Thursday, August 2, 2012


It is always dark and a little chilly at dawn. We sit hunched in a circle on our praying mats and, although it is too dark and I am too sleepy, their voices sound like their faces are glowing. Mom asks forgiveness and Dad giggles; it is a half-joking half-serious ritual committed consistently every morning. Dad nods encouragingly at Mom so that she can start leading the prayers - the Indonesian part of the prayers.

She chatters forth quickly, her pauses not delivered at the comas or semi-colons, but at the end of her breath.  Dear God Almighty the most benevolent the most knowledgeable and the most. Forgiving please forgive our sins and the sins of our parents and the sins that we know of and. The sins that we do not know we have committed because we did not know and You are most. Knowledgeable Dear God and thank you we are grateful for all the blessings You have bestowed. Upon us...

The prayer goes on for 15 minutes. It is long and comprehensive. They say that when you pray for something you must be specific, so when people pray for a blessed life they leave nothing out. Not cars and holidays and worldly material, but blessing and forgiveness and health and clear visions and straight paths and, most importantly, "abundant fortune" - which humans can interpret as something material or something spiritual, but God would know best because He can read your soul and is Most Knowledgeable.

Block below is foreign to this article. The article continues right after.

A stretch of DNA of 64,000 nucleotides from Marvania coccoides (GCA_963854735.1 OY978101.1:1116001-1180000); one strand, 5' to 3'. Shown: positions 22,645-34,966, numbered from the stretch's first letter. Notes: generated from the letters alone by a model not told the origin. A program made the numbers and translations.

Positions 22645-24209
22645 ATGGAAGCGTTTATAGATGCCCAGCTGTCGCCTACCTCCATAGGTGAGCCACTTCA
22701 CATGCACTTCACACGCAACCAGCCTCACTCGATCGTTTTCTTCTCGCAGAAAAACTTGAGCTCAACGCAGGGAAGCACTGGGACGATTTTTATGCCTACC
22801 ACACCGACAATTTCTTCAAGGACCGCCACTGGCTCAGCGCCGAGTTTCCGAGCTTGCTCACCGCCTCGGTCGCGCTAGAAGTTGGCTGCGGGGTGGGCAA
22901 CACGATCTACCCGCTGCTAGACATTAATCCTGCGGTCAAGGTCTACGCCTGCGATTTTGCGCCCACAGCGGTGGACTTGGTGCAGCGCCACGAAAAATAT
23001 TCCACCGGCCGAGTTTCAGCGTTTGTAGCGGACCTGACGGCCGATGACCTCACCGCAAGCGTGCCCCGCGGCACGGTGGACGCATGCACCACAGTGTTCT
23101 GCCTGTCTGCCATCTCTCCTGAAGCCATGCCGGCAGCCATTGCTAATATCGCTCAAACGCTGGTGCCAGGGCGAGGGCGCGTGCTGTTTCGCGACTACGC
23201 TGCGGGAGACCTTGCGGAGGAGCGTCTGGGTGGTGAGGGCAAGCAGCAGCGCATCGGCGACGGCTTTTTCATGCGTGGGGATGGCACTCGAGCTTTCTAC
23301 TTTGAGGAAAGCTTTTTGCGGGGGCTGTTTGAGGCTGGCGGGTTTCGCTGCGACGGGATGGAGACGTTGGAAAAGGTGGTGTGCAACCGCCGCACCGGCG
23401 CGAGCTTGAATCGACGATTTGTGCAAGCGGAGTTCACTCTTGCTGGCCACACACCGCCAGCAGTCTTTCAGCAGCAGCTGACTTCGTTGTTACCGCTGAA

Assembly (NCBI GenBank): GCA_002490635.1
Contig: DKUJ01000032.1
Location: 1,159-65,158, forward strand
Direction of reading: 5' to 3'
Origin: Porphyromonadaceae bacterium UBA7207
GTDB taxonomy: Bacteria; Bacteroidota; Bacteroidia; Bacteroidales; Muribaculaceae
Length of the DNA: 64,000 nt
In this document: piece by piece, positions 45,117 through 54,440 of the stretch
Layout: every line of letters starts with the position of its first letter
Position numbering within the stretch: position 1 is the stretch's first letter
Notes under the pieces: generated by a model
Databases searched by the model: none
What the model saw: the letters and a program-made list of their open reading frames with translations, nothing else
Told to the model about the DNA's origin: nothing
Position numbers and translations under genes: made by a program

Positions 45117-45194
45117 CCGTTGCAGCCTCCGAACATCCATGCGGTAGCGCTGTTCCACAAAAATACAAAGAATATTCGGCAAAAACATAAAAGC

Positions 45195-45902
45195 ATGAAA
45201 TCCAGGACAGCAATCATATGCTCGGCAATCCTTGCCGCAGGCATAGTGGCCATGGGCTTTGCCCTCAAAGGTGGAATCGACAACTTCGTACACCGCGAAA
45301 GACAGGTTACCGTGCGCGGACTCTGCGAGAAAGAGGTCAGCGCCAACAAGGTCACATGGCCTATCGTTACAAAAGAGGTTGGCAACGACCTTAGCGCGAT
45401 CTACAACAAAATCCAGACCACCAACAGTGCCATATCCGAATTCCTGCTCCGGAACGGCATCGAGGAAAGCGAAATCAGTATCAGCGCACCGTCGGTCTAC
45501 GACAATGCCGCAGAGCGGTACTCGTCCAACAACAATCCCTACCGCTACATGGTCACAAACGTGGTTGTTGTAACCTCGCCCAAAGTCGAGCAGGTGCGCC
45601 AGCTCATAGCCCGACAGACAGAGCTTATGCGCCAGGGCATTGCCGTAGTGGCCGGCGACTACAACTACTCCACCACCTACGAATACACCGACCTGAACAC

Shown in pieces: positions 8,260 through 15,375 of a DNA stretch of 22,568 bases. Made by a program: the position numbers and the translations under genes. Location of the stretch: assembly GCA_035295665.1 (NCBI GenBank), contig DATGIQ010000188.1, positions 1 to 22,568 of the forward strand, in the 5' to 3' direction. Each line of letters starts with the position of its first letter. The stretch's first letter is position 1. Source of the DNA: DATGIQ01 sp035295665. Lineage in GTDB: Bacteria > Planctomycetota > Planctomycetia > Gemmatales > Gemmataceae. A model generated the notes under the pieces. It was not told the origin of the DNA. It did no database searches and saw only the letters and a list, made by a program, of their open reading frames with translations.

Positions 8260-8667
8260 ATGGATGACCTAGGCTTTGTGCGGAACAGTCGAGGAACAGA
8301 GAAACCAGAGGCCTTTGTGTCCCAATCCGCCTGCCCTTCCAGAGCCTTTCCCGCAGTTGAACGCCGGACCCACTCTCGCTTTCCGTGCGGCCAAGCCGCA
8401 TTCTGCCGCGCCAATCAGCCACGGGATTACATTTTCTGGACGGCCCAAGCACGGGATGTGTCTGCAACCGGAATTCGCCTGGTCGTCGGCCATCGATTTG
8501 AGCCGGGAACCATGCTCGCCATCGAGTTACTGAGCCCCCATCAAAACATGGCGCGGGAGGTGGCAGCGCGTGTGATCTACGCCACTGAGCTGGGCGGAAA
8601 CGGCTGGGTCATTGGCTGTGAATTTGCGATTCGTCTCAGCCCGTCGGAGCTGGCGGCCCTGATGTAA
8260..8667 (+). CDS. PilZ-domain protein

My boss quipped the other day during dinner, that we shouldn't pray too much lest God be weary.  "Especially Muslims!", he exclaimed. "we multiply God's chores by five times every day!"  I have that feeling when I am standing up by my office window looking down at the tiny cars and tiny people swarming by below. If I were God I wouldn't care about these ants. They are too many and too meaningless; and their problems are too petty. Unless I were inside them. One with them, part of them, each and every one of them. Then I would care but it would be less a matter of caring and more a matter of just Being.  Pulsating like a vein.

At dawn I appreciate the glow of their faces as they perform these rituals they hold so dear.  With a sense of urgency. As soon as the first calls to prayer can be heard, Mom urgently tells me to prepare. Quick! Quick! As if God couldn't wait. Dad's Arabic prayer and Mom's Indonesian prayer press upon me, forcing me to feel the calm that I should ideally be feeling instead of chilled and sleepy. They don't know that God is closer to me than my veins.

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